Some hardware makes use of closed source firmware blobs that cannot be replaced by open source firmware. Is it advisable to temporarily revert to newer original manufacturer firmware versions once in a while in order to keep this firmware up to date? Or doesn't this make a difference?
it should be advisable to ignore support for such manufacturers
I understand your reasoning, but I own a TP-Link Archer C7 V2, so that's what I'm dealing with right now. I do want to keep LEDE installed, but I'd like to know if the oem firmware typically includes updated firmware blobs. Since they are there anyway, I'd like to keep them up to date.
Hmm. I don't get the question. Which part of the OEM blog stays intakt and is used by LEDE once LEDE is installed? Is there's some purely binary "baseband radio" like every smart phone has which runs parallel to LEDE? That would be the only situation where "revert my device to OEM and reinstall LEDE in order to gain new binaries" would be a thing.
I don't remember where I originally read it, but the way I understand it is that at least the 5 GHz radio is controlled by its own firmware and LEDE communicates with this firmware, but does not replace it. So I'm guessing that that's indeed the case, but I hope someone knows for sure.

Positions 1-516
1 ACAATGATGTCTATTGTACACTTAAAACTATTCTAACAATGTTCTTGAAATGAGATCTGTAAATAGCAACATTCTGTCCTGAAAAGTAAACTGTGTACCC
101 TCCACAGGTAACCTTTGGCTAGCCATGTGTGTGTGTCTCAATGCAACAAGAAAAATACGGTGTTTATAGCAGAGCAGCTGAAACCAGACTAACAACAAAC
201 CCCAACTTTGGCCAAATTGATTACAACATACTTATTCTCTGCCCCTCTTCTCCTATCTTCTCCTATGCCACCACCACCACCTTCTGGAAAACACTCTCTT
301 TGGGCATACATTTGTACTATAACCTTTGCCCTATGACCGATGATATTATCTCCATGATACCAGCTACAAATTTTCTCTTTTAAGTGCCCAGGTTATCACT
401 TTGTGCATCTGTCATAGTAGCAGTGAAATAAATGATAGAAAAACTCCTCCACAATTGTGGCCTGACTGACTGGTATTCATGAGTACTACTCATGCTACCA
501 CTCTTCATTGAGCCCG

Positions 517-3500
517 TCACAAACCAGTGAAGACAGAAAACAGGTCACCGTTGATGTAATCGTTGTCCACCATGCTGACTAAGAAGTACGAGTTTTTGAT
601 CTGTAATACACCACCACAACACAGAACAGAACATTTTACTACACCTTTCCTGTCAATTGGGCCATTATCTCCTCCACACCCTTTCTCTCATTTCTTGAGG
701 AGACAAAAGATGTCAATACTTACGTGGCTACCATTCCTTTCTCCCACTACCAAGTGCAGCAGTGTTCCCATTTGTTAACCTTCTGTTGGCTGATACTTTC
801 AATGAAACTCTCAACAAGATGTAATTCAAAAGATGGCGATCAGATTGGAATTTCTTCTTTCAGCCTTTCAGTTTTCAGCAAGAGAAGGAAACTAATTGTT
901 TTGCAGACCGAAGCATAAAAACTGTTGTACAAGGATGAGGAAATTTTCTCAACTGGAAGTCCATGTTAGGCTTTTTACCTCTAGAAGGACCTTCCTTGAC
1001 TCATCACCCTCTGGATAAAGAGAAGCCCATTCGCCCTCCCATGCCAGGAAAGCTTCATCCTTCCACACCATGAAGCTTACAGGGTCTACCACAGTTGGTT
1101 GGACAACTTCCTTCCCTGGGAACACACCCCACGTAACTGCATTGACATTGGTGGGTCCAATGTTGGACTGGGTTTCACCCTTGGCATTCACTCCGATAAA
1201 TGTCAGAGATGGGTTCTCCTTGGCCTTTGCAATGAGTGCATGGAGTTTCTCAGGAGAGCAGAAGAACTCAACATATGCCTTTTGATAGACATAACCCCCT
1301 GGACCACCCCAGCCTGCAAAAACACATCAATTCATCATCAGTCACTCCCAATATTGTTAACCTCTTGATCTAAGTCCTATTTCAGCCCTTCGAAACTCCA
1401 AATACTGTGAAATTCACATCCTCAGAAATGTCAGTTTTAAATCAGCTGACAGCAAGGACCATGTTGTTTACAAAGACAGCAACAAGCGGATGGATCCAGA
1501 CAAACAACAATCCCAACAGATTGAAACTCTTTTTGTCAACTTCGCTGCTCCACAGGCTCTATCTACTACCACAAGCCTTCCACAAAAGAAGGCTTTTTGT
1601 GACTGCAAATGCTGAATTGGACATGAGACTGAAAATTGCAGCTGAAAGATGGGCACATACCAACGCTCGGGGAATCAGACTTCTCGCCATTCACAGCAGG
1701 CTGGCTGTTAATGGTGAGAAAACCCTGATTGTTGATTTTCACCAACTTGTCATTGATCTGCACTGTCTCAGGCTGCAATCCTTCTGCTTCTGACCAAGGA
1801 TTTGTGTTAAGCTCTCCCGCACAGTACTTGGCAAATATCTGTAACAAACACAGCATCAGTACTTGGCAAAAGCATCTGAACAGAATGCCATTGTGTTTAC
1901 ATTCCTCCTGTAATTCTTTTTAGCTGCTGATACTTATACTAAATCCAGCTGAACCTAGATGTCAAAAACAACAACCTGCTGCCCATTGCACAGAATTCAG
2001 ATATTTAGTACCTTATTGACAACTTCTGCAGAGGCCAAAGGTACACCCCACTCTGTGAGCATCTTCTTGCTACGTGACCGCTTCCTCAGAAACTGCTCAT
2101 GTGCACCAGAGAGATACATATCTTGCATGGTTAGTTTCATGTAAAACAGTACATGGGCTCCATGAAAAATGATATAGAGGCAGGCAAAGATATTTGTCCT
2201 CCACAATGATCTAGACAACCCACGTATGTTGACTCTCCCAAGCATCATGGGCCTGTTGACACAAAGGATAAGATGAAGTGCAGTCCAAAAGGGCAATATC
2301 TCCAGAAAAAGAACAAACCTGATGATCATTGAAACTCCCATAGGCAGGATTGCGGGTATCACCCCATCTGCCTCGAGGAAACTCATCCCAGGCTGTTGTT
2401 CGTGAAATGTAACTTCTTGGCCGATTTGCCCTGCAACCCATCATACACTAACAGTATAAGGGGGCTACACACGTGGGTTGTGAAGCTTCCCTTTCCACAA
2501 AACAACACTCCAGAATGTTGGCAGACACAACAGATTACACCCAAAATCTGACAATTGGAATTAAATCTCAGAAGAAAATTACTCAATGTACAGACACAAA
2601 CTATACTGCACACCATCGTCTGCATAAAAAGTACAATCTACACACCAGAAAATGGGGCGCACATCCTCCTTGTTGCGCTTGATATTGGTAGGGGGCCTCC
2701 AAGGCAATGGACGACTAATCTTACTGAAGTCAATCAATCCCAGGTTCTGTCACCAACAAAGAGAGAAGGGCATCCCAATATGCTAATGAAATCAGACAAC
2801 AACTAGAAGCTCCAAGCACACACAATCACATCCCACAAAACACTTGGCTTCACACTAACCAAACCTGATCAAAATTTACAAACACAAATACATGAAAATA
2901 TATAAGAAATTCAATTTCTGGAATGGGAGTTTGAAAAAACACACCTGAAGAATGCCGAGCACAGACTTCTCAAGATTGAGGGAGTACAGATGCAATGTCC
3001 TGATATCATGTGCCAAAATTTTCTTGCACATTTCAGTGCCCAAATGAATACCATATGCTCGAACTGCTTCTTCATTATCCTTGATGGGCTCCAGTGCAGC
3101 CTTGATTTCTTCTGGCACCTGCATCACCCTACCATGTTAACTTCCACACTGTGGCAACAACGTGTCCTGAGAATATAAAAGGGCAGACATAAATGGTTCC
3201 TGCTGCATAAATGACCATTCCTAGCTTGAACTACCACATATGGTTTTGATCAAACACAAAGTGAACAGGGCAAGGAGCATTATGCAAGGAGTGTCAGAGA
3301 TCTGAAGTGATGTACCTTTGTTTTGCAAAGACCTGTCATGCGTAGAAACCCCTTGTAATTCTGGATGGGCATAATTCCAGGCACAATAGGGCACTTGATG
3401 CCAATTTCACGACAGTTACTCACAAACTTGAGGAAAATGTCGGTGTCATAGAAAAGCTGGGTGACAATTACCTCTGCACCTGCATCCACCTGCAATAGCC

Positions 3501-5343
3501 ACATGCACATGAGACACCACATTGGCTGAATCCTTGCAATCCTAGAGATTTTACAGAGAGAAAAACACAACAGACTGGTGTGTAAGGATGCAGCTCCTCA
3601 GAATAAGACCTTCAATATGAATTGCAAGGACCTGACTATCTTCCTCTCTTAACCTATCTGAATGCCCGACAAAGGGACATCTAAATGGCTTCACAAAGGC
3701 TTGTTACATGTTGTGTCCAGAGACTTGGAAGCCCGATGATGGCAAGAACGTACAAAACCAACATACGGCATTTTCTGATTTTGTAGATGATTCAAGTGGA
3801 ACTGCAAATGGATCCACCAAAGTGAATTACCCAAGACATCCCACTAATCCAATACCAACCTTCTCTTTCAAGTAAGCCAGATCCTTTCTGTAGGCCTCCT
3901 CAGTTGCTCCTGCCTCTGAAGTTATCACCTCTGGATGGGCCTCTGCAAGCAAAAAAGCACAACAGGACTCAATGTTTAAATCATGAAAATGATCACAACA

Don't know, if this is the answer for all routers, but seems most routers nowadays use "fullmac" chips for wifi, most probably all that have a 5GHZ radio.
Fullmacs are all-in-one-chips with their own onboard ARM processor and its own RAM and an own ROM, the ROM containing proprietary firmware for the wifi chip.
As far as I know, usually these chips do not have flashable ROMs. So if there are firmware bugs contained, the chip firmware cannot be upgraded by flashing the ROM.
The chip vendors solve this, by providing differential-binary BLOBs, that need to be loaded into the chip's RAM, these redefine the problematic code parts of the chip's ROM code.
The device OS and it's wifi driver is made responsible to upload these BLOBS to the wifi chip on every device restart, when the wifi driver is loading.
E.g. the recent Broadcom wifi issue of many iOS devices and Macbook's was such a case: Even the Macbook Bootcamp drivers had been patched for this, such that even if you boot Windows natively on the Macbook, the driver makes sure that the Broadcom wifi flaw is in a patched state during Macbook operation.
I am not gifted at all with LEDE development, but I've noticed that a recent LEDE version on one of my routers has a "/lib/firmware" folder, which actually contains such proprietary BLOB objects for the router wifi chip.
So it will not help to revert back to an original vendor firmware from time to time, as any wifi BLOB patch is not applied permanently. You only need to have an up-to-date LEDE firmware applied for your device that contains the most recent BLOB updates for your router's wifi chip (if it's a fullmac chip). LEDE will then patch the wifi's ROM bugs on the fly when initializing the wifi chip after every device restart. I have no idea where LEDE developers get the most recent firmware BLOBS for the different wifi chips. I've read that some vendors actively support LEDE/OpenWRT development for this.
Thank you, very informative. This answers my question.
For most devices it's https://git.kernel.org/pub/scm/linux/kernel/git/firmware/linux-firmware.git/